Before I totally commit to a new quilt project, I almost always make a test block to confirm that I like both the design and the fabrics I have chosen. More than once I have shifted gears, changing either my fabric selections or tweaking the pattern.
No test block this time. I’m about to embark on a big quilting project that is requiring a huge leap of faith on my part. And I’m unbelievably excited about it.
The project is in Victoria Findlay Wolfe‘s new book, Modern Quilt Magic, published by C&T Publishing:
Back in August, when Victoria was promoting her book on social media, I fell in love with one of the designs in it, Cascade, made with a curved braid strip ruler. I ordered book and ruler on the spot:
Notice how the quilt gradates from dark to light and back to dark again? The gradation is a function of both color and value. After studying Victoria’s version, which is very colorful and scrappy, I decided to go with a restricted palette of black, grey, gold, and white. I rarely work with all neutrals in a quilt so this is quite a departure for me. Despite the restricted palette, this quilt is going to be very scrappy, also a departure for me.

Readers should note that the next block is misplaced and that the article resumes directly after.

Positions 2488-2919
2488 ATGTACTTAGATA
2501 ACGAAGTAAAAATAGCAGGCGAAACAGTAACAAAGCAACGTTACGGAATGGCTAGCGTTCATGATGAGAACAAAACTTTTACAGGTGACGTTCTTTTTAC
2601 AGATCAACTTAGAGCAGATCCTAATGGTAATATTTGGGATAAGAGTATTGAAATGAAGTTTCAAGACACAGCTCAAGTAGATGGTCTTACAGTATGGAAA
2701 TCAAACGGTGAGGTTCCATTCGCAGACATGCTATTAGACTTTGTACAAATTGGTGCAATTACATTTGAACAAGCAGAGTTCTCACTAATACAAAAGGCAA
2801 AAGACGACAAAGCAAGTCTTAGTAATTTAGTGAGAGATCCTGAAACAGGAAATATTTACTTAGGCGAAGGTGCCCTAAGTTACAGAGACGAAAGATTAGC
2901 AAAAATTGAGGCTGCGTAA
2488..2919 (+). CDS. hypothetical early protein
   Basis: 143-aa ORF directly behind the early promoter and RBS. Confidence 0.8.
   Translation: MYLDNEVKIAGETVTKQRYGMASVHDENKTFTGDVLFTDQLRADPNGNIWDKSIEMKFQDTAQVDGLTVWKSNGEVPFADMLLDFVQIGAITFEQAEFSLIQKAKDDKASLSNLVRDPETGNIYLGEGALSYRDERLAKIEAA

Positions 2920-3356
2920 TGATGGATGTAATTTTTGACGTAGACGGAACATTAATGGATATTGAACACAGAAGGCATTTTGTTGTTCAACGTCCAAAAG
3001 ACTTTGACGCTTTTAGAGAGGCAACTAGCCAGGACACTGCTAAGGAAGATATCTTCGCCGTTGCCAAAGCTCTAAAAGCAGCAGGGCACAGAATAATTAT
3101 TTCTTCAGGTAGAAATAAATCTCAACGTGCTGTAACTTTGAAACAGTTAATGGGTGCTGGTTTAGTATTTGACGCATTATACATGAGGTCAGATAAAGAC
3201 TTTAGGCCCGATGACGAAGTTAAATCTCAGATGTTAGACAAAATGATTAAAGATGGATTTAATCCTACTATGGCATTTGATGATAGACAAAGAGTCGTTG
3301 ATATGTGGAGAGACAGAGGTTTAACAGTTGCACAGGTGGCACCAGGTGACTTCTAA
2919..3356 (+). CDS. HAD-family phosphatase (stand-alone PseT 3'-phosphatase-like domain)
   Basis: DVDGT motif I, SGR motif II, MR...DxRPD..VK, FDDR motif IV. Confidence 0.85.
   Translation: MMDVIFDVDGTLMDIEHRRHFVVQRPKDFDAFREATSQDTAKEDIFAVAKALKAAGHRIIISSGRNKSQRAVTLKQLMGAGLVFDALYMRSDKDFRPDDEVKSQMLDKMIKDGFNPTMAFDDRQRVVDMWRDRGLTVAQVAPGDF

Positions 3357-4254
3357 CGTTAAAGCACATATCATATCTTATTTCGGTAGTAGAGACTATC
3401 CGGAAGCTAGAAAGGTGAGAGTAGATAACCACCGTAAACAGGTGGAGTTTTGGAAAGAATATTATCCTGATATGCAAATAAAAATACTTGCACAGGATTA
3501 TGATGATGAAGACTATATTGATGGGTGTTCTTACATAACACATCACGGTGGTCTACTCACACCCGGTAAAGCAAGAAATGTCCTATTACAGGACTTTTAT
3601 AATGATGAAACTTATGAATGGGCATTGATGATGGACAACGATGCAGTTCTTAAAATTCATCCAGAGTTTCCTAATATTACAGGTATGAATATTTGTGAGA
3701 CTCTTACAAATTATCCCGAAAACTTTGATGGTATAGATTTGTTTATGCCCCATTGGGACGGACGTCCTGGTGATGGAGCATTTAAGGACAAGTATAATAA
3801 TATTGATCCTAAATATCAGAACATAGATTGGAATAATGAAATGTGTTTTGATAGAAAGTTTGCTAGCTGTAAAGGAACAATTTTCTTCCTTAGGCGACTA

I started collecting fat quarters and quarter-yard cuts — yet another departure, as I am usually incapable of buying cuts of fabric smaller than a yard. In this case, I kept finding fabrics in my color range that seemed like good candidates.
As I looked over the instructions, I realized that I was going to have to cut lots and lots of curved braid strips from lots and lots of fabrics before sewing a single seam. That’s because of the way color and value gradate in the quilt: it’s essential to lay out the curves on a design wall and determine the final placement before sewing any of the curved braid strips together.
So I started gathering fabrics and cutting curves:
That’s a lot of curves, isn’t it? You’re looking at about 250 of them — roughly half the number needed for a twin size quilt. No going back now!
Every day I try to cut out a few more curves. By the time I finish my current project, a quilt for one of my granddaughters, I hope to start working on this new one.
I’m stepping far outside my comfort zone in every way with this quilt. Could that be why I find it so exciting?